Oscar-winning actress Celeste Holm once told an interviewer the story of the first day of shooting for “All About Eve”, one of my favorite films and probably the best screenplay ever written. Ms. Holm walked onto the set and, presumably in her usually perky way, wished everyone a good morning. Bette Davis, the great star of the picture, retorted, “Oh s*%t! Good manners.” While eschewing following Ms. Davis’ example with respect to vocabulary, I would argue that she does have a point, albeit not the one she probably intended.
Those of us possessing a more conservative view of the world often deride contemporary society for a lack of good manners. What we often do not consider is why we ought to behave well toward others in the first place, irrespective of what society says we ought to do. If being considered a good fellow, well-behaved and pleasant, is all we hope for, then we reduce our motivations to something approaching that of a trained animal, rather than a human being capable of higher motivations.
Last evening for example, I had to correct an error of the Federal government, because once again it had given me someone else’s property: i.e., it misdelivered the mail. This happens not infrequently in my neighborhood, and several times a week I receive mail for at least five different individuals who live in the area but not at my address. Thus, my neighbors and I often find ourselves having to deliver each other’s mail, since the Post Office is apparently incapable of employing people who are able to do their job properly.
The piece of mail in question was a postcard inviting my neighbor, whom we shall call Madame X., to a family reunion weekend. Before the reader assumes that I am intentionally reading someone else’s mail, I will explain that as a postcard not contained in an envelope, it was inevitable that I should see what the mail was about, before flipping the postcard over to check why it had been delivered to me. After realizing it was not my mail, but rather that of Mme. X., I walked over to her house, and pushed the postcard through the letter slot in her front door.
I have no way of knowing whether Mme. X. was happy to see this invitation – whether she immediately contacted the sender with her RSVP saying how excited she was to see all of her cousins again, or whether she tore up the postcard and threw it in the bin. What she did with the postcard does not matter to me in the slightest. What does matter is that she received something that belonged to her, as was intended; it is none of my business what she did with it subsequently.
Some would, of course, attribute action on my part to the exercise of good manners. However what society calls “good” manners provide no guarantee that we are, in fact, doing something that is actually “good”. For many years for example, it was considered good manners in this country to have black people and white people sit in different sections of a restaurant – that is, if the former were even allowed in the restaurant to begin with.
Ultimately one of the goals of good manners is to preserve the status quo, and as we can see from the preceding example this may not be a good thing. Particularly if they are not motivated by an embrace of the virtue of charity as necessarily trumping convention, good manners can be, paradoxically, a barrier to behavior that is actually “good”, rather than an aid to achieving it. We need to look further at the issue of intent, when we are acting in accordance with what are considered good manners, or criticizing those whom we believe are violating those standards.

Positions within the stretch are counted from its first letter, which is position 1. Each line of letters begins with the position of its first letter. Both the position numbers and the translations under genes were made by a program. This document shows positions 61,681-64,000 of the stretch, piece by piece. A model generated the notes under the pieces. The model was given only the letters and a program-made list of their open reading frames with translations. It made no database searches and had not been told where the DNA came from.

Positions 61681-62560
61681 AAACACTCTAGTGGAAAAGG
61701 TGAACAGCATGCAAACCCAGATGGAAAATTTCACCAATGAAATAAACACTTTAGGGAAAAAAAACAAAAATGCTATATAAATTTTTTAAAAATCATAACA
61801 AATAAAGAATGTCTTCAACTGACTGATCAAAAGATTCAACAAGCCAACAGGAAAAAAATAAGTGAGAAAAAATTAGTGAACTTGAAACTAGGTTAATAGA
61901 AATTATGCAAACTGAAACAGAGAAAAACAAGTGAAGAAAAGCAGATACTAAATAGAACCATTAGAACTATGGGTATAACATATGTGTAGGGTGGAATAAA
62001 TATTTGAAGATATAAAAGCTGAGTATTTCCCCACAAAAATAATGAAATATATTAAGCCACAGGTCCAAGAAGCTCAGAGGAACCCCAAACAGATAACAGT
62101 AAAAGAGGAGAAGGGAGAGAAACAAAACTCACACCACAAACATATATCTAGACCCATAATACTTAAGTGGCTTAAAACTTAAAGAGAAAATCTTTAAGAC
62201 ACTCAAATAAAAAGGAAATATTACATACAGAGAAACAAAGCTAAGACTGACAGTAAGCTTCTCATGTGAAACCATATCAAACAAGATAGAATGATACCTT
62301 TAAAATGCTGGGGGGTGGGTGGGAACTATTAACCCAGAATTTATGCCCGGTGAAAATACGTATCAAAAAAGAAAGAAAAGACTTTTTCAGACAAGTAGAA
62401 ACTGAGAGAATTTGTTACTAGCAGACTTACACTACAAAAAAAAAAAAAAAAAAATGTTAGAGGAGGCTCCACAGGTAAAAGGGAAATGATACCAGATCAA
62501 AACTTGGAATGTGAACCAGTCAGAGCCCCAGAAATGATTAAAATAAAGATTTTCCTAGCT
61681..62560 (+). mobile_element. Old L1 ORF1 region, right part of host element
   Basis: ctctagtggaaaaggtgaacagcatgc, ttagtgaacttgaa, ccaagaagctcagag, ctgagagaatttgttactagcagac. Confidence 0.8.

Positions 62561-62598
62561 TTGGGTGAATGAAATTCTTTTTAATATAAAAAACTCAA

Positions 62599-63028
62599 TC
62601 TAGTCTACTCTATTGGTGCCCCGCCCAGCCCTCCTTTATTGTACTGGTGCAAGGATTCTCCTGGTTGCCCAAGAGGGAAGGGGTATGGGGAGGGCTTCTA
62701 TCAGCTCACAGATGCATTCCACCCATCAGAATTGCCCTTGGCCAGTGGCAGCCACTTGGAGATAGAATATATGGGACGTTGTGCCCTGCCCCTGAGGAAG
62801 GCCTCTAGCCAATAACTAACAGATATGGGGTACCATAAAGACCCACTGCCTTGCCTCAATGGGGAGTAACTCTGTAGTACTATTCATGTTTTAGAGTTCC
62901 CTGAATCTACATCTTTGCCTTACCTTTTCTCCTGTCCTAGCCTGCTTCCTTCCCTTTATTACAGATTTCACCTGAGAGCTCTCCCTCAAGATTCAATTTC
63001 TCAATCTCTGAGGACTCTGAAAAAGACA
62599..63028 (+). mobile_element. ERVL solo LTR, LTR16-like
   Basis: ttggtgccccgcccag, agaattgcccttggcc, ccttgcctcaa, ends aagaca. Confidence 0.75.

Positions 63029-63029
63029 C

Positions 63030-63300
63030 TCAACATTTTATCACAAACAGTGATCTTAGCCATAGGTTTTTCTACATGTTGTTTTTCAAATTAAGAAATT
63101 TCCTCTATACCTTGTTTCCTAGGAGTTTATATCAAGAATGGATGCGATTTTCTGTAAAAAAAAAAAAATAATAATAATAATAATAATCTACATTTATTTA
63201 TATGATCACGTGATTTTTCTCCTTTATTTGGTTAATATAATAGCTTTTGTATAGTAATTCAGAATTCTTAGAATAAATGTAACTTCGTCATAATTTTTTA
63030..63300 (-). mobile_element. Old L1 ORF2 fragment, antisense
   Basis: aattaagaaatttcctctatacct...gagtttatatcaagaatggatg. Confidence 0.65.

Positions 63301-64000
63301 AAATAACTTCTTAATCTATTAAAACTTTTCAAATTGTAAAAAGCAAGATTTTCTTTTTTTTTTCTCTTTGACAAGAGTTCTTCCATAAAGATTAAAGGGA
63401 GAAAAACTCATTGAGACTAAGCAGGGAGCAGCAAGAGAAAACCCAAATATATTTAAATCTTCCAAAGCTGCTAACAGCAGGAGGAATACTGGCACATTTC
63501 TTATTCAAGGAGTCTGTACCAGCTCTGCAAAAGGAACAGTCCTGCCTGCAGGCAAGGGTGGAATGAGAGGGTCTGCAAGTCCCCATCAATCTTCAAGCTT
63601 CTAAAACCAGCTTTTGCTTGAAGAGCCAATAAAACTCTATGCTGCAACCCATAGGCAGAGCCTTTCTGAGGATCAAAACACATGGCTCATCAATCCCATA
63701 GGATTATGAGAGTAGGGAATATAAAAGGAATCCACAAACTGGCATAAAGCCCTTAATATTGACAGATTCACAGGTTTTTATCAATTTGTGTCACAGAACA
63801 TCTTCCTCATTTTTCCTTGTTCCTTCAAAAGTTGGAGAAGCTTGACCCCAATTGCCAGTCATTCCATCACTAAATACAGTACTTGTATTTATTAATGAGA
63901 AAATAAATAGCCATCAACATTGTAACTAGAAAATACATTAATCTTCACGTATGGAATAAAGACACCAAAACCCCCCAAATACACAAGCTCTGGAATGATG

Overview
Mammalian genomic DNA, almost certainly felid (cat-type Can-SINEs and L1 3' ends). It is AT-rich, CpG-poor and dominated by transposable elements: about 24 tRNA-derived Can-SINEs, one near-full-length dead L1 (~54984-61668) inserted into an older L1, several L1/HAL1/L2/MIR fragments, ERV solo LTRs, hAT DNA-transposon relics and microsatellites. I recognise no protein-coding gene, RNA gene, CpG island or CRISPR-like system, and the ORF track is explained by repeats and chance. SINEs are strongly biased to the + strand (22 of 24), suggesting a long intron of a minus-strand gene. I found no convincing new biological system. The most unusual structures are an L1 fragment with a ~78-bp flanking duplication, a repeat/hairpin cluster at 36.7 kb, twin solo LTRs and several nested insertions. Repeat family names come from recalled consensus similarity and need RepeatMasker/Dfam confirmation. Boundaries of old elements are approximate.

We all know the old saying that the road to Hell is paved with good intentions, which probably originated with St. Bernard of Clairvaux. Yet in a related vein, in “The Screwtape Letters”, C.S. Lewis argues that Hell is a place that has been built up, in part, by an exercise of good manners:
On the surface, manners are normally suave. Rudeness to one’s superiors would obviously be suicidal; rudeness to one’s equals might put them on their guard before you were ready to spring your mine. For of course “Dog eat dog” is the principle of the whole organisation. Everyone wishes everyone else’s discrediting, demotion, and ruin; everyone is an expert in the confidential report, the pretended alliance, the stab in the back. Over all this their good manners, their expressions of grave respect, their “tributes” to one another’s invaluable services form a thin crust. Every now and then it gets punctured, and the scalding lava of their hatred spurts out.
This is not to say, gentle reader, that either St. Bernard or C.S. Lewis are suggesting that we ought to go about being considered boorish all the time. Nor should it be the case that every time you give up your seat on the train to an elderly lady, that your first thoughts must necessarily rush to questions of eternal reward or damnation. Sometimes, doing something good for someone else and practicing good manners neatly dovetail.
However, if we do not put first and foremost our duty to treat others with the love and respect that we would hope to be treated, then all of our concerns over etiquette are little more than a Pavlovian response, which we have merely been conditioned to provide.